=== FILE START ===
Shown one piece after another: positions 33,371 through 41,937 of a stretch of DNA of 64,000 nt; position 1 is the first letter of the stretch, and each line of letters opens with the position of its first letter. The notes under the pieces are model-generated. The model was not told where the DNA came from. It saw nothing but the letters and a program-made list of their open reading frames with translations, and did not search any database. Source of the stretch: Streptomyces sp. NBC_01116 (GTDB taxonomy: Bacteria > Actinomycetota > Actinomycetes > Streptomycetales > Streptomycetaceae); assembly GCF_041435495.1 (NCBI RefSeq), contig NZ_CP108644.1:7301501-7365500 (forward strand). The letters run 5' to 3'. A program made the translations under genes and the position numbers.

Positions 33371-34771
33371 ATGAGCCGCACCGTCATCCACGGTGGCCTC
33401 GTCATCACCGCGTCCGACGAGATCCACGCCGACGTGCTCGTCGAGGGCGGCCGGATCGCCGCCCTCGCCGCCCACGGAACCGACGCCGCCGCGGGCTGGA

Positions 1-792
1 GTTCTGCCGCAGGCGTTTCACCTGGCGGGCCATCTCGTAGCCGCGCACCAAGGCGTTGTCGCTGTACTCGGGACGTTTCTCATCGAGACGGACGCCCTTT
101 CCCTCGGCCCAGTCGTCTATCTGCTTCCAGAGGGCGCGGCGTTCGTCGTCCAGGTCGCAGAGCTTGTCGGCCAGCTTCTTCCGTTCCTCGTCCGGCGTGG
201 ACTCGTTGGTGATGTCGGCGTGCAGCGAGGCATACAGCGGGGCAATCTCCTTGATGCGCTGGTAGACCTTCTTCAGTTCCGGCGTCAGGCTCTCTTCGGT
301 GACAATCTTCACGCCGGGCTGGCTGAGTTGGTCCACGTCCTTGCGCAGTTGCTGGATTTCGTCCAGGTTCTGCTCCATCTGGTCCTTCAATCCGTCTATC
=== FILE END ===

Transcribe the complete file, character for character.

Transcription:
Shown one piece after another: positions 33,371 through 41,937 of a stretch of DNA of 64,000 nt; position 1 is the first letter of the stretch, and each line of letters opens with the position of its first letter. The notes under the pieces are model-generated. The model was not told where the DNA came from. It saw nothing but the letters and a program-made list of their open reading frames with translations, and did not search any database. Source of the stretch: Streptomyces sp. NBC_01116 (GTDB taxonomy: Bacteria > Actinomycetota > Actinomycetes > Streptomycetales > Streptomycetaceae); assembly GCF_041435495.1 (NCBI RefSeq), contig NZ_CP108644.1:7301501-7365500 (forward strand). The letters run 5' to 3'. A program made the translations under genes and the position numbers.

Positions 33371-34771
33371 ATGAGCCGCACCGTCATCCACGGTGGCCTC
33401 GTCATCACCGCGTCCGACGAGATCCACGCCGACGTGCTCGTCGAGGGCGGCCGGATCGCCGCCCTCGCCGCCCACGGAACCGACGCCGCCGCGGGCTGGA

Positions 1-792
1 GTTCTGCCGCAGGCGTTTCACCTGGCGGGCCATCTCGTAGCCGCGCACCAAGGCGTTGTCGCTGTACTCGGGACGTTTCTCATCGAGACGGACGCCCTTT
101 CCCTCGGCCCAGTCGTCTATCTGCTTCCAGAGGGCGCGGCGTTCGTCGTCCAGGTCGCAGAGCTTGTCGGCCAGCTTCTTCCGTTCCTCGTCCGGCGTGG
201 ACTCGTTGGTGATGTCGGCGTGCAGCGAGGCATACAGCGGGGCAATCTCCTTGATGCGCTGGTAGACCTTCTTCAGTTCCGGCGTCAGGCTCTCTTCGGT
301 GACAATCTTCACGCCGGGCTGGCTGAGTTGGTCCACGTCCTTGCGCAGTTGCTGGATTTCGTCCAGGTTCTGCTCCATCTGGTCCTTCAATCCGTCTATC